Philadelphia Police Department takes 72 officers off street amid probe into controversial Facebook posts

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Police Commissioner Richard Ross holds a press conference at the Police Administration Building on June 17, 2019. (TOM GRALISH / Staff Photographer )

By Chris Palmer, the Philadelphia Inquirer

The Philadelphia Police Department has taken 72 officers off street duty as it continues to investigate scores of racist or offensive Facebook posts allegedly made by city cops — the largest number of officers placed on desk duty at one time in recent history, Commissioner Richard Ross said Wednesday.

During a news conference at Police Headquarters nearly three weeks after advocates published a database cataloging the posts, Ross said that although no officers had yet been disciplined, he expected dozens to face internal consequences and at least several to be fired. He did not identify any by name.

“We are equally disgusted by many of the posts that you saw, and that in many cases the rest of the nation saw,” Ross said. He later said the alleged behavior “defies logic” and “makes me sick,” adding: “We are in a position to know better.”

Ross’ remarks updated a scandal that has enveloped his department, with 330 of its 6,500 officers included on a database known as the Plain View Project. Organizers of the database said they had cataloged thousands of dehumanizing or intolerant posts or comments made by cops in eight jurisdictions, including Philadelphia.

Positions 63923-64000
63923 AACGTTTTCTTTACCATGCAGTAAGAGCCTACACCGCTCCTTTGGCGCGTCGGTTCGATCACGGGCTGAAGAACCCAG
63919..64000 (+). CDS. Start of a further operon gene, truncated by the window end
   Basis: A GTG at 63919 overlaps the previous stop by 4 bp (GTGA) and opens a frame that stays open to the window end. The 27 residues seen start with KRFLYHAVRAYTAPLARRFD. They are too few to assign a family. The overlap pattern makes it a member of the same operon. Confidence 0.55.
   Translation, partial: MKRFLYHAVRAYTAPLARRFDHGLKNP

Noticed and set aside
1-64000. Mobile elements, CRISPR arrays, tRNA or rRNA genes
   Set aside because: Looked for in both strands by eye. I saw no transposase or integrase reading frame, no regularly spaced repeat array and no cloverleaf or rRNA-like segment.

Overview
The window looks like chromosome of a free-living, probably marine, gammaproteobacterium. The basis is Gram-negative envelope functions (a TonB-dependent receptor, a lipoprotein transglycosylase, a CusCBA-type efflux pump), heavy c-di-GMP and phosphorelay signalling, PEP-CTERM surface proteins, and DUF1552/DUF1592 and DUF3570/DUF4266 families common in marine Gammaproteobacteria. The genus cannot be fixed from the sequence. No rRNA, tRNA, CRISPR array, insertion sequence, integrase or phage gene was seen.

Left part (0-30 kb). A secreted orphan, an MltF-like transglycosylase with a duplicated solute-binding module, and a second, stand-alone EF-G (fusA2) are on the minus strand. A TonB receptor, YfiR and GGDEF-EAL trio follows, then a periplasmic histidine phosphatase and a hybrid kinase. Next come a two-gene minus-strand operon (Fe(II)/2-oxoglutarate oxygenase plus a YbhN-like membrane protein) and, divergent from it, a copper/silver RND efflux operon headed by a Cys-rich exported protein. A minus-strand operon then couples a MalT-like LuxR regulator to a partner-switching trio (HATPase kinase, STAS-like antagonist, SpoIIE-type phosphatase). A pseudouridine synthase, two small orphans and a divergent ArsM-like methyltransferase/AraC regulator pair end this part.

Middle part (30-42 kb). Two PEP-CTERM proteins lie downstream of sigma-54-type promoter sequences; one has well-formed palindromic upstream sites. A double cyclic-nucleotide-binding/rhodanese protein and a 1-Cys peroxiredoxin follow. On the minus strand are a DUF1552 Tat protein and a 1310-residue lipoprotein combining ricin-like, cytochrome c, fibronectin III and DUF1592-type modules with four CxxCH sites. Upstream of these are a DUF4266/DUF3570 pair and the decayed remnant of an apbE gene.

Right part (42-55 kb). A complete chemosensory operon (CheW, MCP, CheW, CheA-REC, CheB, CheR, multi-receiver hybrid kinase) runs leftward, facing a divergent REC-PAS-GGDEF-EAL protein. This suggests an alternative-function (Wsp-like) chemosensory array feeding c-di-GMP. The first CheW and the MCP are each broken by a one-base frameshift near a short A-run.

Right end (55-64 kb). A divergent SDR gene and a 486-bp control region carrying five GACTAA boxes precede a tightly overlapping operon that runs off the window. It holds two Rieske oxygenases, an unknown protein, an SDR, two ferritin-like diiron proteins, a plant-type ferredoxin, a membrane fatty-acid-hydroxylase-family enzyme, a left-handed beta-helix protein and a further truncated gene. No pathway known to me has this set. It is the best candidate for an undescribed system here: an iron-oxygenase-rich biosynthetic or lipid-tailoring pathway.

The commissioner’s comments also came during a week in which he and other top city officials have been responding to an unusually violent Father’s Day weekend in the city, in which 28 people were shot — five fatally — in 19 incidents Saturday and Sunday.

Ross said Wednesday that he did not believe the benching of 72 officers would significantly impact staffing as the department seeks to respond to, and try to prevent, gun violence this summer. The cops placed on desk duty, Ross said, were spread across the department in a way that did not leave any division shorthanded. The officers will continue to be paid.

Ross acknowledged that he would have preferred to have more officers on patrol.

“Of all the things we have to contend with in this police department, of all the issues that we have to deal with, this is one we certainly could have done without,” Ross said.

 

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